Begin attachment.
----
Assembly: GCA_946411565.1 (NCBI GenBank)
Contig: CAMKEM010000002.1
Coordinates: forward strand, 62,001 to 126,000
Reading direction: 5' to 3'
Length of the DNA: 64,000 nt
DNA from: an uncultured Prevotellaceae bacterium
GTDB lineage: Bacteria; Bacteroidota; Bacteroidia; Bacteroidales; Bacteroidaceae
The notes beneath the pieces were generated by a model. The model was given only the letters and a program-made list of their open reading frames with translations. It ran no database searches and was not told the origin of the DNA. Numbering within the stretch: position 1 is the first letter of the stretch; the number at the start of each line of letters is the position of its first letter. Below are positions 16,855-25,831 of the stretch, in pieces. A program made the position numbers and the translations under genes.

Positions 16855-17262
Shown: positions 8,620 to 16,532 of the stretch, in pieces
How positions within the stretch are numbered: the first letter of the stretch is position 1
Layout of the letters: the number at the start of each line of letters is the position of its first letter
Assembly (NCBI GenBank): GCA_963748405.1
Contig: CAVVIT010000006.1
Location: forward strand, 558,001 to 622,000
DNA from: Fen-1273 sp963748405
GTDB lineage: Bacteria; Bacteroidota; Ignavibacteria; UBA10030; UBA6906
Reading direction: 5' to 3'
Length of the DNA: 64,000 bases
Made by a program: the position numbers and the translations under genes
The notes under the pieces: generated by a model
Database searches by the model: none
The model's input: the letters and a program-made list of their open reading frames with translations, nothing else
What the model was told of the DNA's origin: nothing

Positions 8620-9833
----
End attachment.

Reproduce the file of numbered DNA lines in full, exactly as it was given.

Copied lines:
Assembly: GCA_946411565.1 (NCBI GenBank)
Contig: CAMKEM010000002.1
Coordinates: forward strand, 62,001 to 126,000
Reading direction: 5' to 3'
Length of the DNA: 64,000 nt
DNA from: an uncultured Prevotellaceae bacterium
GTDB lineage: Bacteria; Bacteroidota; Bacteroidia; Bacteroidales; Bacteroidaceae
The notes beneath the pieces were generated by a model. The model was given only the letters and a program-made list of their open reading frames with translations. It ran no database searches and was not told the origin of the DNA. Numbering within the stretch: position 1 is the first letter of the stretch; the number at the start of each line of letters is the position of its first letter. Below are positions 16,855-25,831 of the stretch, in pieces. A program made the position numbers and the translations under genes.

Positions 16855-17262
Shown: positions 8,620 to 16,532 of the stretch, in pieces
How positions within the stretch are numbered: the first letter of the stretch is position 1
Layout of the letters: the number at the start of each line of letters is the position of its first letter
Assembly (NCBI GenBank): GCA_963748405.1
Contig: CAVVIT010000006.1
Location: forward strand, 558,001 to 622,000
DNA from: Fen-1273 sp963748405
GTDB lineage: Bacteria; Bacteroidota; Ignavibacteria; UBA10030; UBA6906
Reading direction: 5' to 3'
Length of the DNA: 64,000 bases
Made by a program: the position numbers and the translations under genes
The notes under the pieces: generated by a model
Database searches by the model: none
The model's input: the letters and a program-made list of their open reading frames with translations, nothing else
What the model was told of the DNA's origin: nothing

Positions 8620-9833